Performance Research Volume 9 Issue 4

On Civility

Issue editors: Alan Read

ISBN: 978-0-415-34740

Civility might appear the last and least likely term to mobilise attention in the non-conformist realm of performance. But this call for contributions, prompted by discussions that took place as part of the symposium ‘Civic Centre: Reclaiming the Right to Performance’ recognises an expanded political vocabulary in recent work drawing on a set of previously discredited terms (see http:///  The concept of ‘friends and enemies’ proposed by Carl Schmitt as the founding antithetical relationship of the political, ‘fidelity to the event’ in the philosophy and writing on theatre of Alain Badiou, agencies of ‘welcome and intimacy’ in Alphonso Lingis’s sensual locating of human-animal action, Doreen Massey’s conception of the ‘stranger’ within and outside the city, and Richard Sennett’s engagement with terms such as ‘respect’ and ‘civility’ since he wrote ‘The Fall of Public Man’ thirty years ago, are part of this register. These writers point, at the very least, to an alternative way of conceiving of the much abused and banal ‘Other’ of identity theory and its attendant critical concept of ‘difference’ that once promised so much but seem to have delivered little beyond academic promotion. But do these categories resonate in the performance field?

Performance is unlikely to conceive of civility in its essentialist  mode of ‘manners’ (though a deconstruction of Ancien Regime customs of public formal display would be more than welcome) but rather is more likely to detect its interest in the term’s fruity overtones: the ‘sly civility’ that Homi Bhabha locates at the heart of the modern colonising imagination, the uncivil wars inherent in performance interventions that contest the suffocating normative frame of civility challenging its whiff of legality, politics of restraint, accommodation to difference and rule-following, through to the inherent Janus-faced duplicity of the theatrical mode such as Edward Albee’s stage direction in his Tony award winning play ‘The Goat’: ‘There is chaos behind the civility, of course’.

This ‘of course’ might serve as an invitation to ask why and what is at stake in the politics and performance of civility? Is civility, as Sennett once proposed, simply the capacity not to make oneself a burden to others? That would, at a stroke, characterise theatre as one of the more uncivil arts. Or might we expand the implications of the term with Rustom Bharucha who asks: ‘Why should the civility of theatre be immune to the political threats faced in the larger public sphere? What makes the theatre so special when other sites of social interaction in the public sphere are under attack? Should the civil be immunised against the contamination of the political? What if the civil is infected in its own right?’

These questions pertaining to the operations of theatre and its institutional contexts might be equally addressed to the liberal humanist obsequies of the expanded field of performance: the grace notes of musical appreciation, the courtesies of choreography, the host and guest niceties of installation and site- specific work. It is not that civility always brings with it an inevitable dark-side of the intemperate and intolerant (stupid!). Nor that it is bound to its ‘other’ (witness the studied anarchic and rude that groups such as the Wooster Group and Forced Entertainment have done so much to return to the civil realm, why else do they bow to us after we have endured all those apparent insults?). But rather how to hold on to the botched concept of civility for long enough to see the myriad ways current performance (from the lyrical ‘In Yer Face Theatre’ to the pestilential Gwynneth Paltrow’s Oscar acceptance speech, from the charming Stuart Brisley to the demonic Forster and Heighes) while protesting its radical qualifications continues to construct conditions for its polite perpetuation. That might be a question worth exploring (if you please – but if you can’t be arsed, don’t bother!).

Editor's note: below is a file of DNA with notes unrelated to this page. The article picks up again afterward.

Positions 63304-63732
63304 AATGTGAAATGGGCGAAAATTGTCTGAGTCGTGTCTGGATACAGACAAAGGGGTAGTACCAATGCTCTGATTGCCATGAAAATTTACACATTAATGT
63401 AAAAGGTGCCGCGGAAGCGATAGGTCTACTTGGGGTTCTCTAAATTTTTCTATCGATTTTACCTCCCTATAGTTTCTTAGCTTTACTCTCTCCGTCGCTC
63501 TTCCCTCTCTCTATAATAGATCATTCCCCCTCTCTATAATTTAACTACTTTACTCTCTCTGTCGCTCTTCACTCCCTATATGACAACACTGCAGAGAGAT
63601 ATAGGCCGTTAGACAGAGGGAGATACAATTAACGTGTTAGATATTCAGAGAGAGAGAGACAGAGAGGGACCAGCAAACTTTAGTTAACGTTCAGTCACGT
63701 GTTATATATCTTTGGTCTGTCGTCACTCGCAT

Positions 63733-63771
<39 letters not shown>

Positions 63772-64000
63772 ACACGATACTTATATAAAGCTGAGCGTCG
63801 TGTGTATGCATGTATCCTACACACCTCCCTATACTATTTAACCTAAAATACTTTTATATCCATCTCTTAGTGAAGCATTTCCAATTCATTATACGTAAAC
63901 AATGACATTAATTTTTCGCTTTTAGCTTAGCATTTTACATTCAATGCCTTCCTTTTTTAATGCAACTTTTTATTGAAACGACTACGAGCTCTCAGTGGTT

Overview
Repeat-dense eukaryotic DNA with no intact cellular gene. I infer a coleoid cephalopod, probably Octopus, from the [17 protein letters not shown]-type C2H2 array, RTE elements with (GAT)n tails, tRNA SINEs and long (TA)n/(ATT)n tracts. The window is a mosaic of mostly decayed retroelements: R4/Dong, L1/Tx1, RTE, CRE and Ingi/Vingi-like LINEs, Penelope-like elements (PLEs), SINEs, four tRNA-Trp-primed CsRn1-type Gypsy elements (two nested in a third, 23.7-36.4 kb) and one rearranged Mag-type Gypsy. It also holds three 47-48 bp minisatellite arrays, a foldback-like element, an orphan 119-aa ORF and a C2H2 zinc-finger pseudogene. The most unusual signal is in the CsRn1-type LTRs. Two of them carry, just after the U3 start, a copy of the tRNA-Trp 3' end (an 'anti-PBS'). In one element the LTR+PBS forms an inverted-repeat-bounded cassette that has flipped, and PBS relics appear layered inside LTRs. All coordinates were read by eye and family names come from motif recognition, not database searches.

To mix with papers developed from ideas originally presented at ‘Civic Centre’ and axioms from artists and academics we are looking for responses to the above concerns particularly from performance makers, artists. individuals and groups who suspect that performance experience is not sufficiently caught in the circulating simplifications of empathy and alienation, investment and boredom, nice and nasty and recognise civility as an unlikely circuit- breaker.


Nicholas Ridout

pp. 1 - 1

Reclaiming the Right to Performance

Rustom Bharucha

pp. 3 - 17

Don't Take it Personally

Paul Rae

pp. 18 - 24

The Uncertainties of Dialogue

Neera Chandhoke

pp. 25 - 29

A Theatre of Civility

Sally Doughty, Michael Mangan

pp. 30 - 40

Spit Not in the Fire - the Art of Manners [artist's pages]

Simon Bayly

pp. 41 - 44

Love Junkies

Alphonso Lingis

pp. 45 - 53

Chronic Fatigue

Steven Connor

pp. 54 - 58

The Thing with Feathers

David Williams

pp. 59 - 65

Performing Hospitals

Jeb Weisman

pp. 66 - 70

The Democracy Machine

Alan Read

pp. 71 - 85

Fifteen Theses on Contemporary Art

Alain Badiou

pp. 86 - 86

Theatre and Politics

Janelle Reinelt

pp. 87 - 94

Impurity and the Postcolonial Subject

Alan Filewod

pp. 95 - 98

Thinking out of Time

Adrian Kear

pp. 99 - 110

Ethics of Voice: Interview with Claudia Castellucci and Chiara Guidi

Joe Kelleher

pp. 111 - 115

The Strangers Beyond the Gates

Doreen Massey

pp. 116 - 122

The Stranger Within

Jan Cohen-Cruz

pp. 123 - 125

Urban Refuge, Voluntary Community

Nigel Rapport

pp. 126 - 133

Performance and Civility

Peter Harrop

pp. 134 - 138

Notes on Contributors

pp. 139 - 141

DVD Contents

pp. 142 - 142